The first thing that endeared RMF to me is the fact that its title includes the word “fracas.”
The second thing was the graphics. Though they look lazy and ugly in screenshots, the game is gorgeous in motion; the MS Paint-esque main character is animated with such care and fluidity that it becomes a joy just to watch him cycle through his various jumping animations. The titular monster, who only seems to have two frames of animation (“OM” and “NOM”), visually contrasts with the RunMan.
But that’s all aesthetic stuff. Irrelevant. What’s truly worthwhile about RunMan’s Monster Fracas, and what makes it so fun, is the elegance of its chase gameplay. By jumping over obstacles and sliding down slopes to gain speed, the game almost feels like a 2D, simplified Mirror’s Edge. That may sound ridiculous, and it kind of is, but RunMan’s Monster Fracas’s gameplay is just as focused on building a sense of momentum as the game whose demo you’ve probably been replaying over and over today. Every downward slope is a speed boost, every obstacle holds the potential to screw up your acceleration.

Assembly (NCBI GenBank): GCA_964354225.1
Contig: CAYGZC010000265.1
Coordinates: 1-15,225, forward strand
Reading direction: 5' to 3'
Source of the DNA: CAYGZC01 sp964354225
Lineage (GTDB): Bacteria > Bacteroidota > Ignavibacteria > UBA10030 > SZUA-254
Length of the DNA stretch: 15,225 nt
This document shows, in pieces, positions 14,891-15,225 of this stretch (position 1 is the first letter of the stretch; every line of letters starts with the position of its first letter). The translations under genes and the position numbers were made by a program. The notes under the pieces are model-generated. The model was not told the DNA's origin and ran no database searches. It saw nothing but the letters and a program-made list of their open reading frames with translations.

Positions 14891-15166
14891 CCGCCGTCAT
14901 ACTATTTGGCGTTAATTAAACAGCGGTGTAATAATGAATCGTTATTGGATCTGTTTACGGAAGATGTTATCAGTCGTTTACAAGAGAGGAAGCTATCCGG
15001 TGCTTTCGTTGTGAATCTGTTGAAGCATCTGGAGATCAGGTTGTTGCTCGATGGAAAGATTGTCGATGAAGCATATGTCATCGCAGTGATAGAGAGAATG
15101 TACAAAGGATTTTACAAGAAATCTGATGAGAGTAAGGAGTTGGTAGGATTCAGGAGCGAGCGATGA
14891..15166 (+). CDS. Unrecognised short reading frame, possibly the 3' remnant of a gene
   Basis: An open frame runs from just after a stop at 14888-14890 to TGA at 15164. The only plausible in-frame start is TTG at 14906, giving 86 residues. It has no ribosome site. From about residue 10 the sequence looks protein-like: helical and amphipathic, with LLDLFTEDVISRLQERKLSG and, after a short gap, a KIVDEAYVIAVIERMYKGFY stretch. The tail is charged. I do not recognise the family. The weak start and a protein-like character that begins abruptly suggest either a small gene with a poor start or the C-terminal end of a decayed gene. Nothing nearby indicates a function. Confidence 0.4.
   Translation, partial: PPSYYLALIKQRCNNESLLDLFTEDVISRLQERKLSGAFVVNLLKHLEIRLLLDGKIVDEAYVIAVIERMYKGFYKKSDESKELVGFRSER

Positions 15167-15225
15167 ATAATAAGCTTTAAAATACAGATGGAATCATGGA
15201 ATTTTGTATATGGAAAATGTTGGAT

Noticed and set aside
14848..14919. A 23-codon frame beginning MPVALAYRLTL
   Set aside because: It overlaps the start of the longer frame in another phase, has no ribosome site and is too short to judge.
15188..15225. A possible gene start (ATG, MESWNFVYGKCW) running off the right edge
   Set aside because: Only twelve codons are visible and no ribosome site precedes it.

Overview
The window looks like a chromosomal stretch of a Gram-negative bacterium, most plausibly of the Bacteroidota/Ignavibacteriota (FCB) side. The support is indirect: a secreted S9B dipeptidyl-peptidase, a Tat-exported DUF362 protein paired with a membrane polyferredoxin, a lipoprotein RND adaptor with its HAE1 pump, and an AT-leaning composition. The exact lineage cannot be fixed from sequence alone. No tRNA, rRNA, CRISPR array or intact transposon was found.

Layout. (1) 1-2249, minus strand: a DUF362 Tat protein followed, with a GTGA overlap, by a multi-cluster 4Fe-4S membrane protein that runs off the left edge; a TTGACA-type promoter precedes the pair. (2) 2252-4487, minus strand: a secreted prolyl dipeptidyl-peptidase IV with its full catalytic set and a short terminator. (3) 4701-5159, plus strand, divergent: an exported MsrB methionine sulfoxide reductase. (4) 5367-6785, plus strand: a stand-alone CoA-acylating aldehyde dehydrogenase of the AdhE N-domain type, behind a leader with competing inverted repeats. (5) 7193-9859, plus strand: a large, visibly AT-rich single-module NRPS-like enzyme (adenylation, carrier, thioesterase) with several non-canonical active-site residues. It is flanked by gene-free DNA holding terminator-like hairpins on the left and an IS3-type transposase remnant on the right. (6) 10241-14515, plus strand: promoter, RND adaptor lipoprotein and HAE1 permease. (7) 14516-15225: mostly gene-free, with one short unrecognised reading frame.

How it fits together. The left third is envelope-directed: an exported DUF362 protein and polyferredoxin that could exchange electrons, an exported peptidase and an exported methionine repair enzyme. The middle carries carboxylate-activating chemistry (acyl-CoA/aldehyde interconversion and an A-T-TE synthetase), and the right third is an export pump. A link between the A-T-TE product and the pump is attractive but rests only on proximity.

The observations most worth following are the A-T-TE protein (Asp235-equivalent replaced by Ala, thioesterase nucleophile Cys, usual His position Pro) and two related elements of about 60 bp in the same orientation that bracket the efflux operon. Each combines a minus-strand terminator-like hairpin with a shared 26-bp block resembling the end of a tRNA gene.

That said, the Monster speed, especially in relation to your own, can be a double-edged sword. The entire first section of the game is way too easy: so long as you don’t run into every obstacle you see, you’ll build up enough speed that the Monster will be roughly a mile behind you. The game only gets legitimately challenging once the sun sets and the Monster’s speed increases, along with the obstacle frequency. Rather than feeling like a constantly exhilarating chase with the Monster right behind RunMan, perpetually at the ready to gobble him up should the player make one mistake too many, you’ll probably spend around 80% of the game with the Monster nowhere to be found. That is, until the game turns to night and, whether due to boredom or carelessness, you hit a couple of obstacles and spend the remaining 20% of the game with the Monster a few inches behind you. That 20% will be sphincter-tighteningly intense, and I wish the rest of the game had a difficulty curve to match the pacing of that 20%, but considering the game’s simplicity, accessibility, and addictiveness, it’s an easily forgivable flaw.
It won’t change your life, but you might be surprised to see yourself playing a quick round of RunMan’s Monster Fracas in those oh-so-frequent moments when you want to play a game, but don’t have time to load anything terribly complex or resource-intensive. If you’re waiting for the bus or for something to finish downloading, RunMan’s Monster Fracas might be an entertaining way to fill the time.
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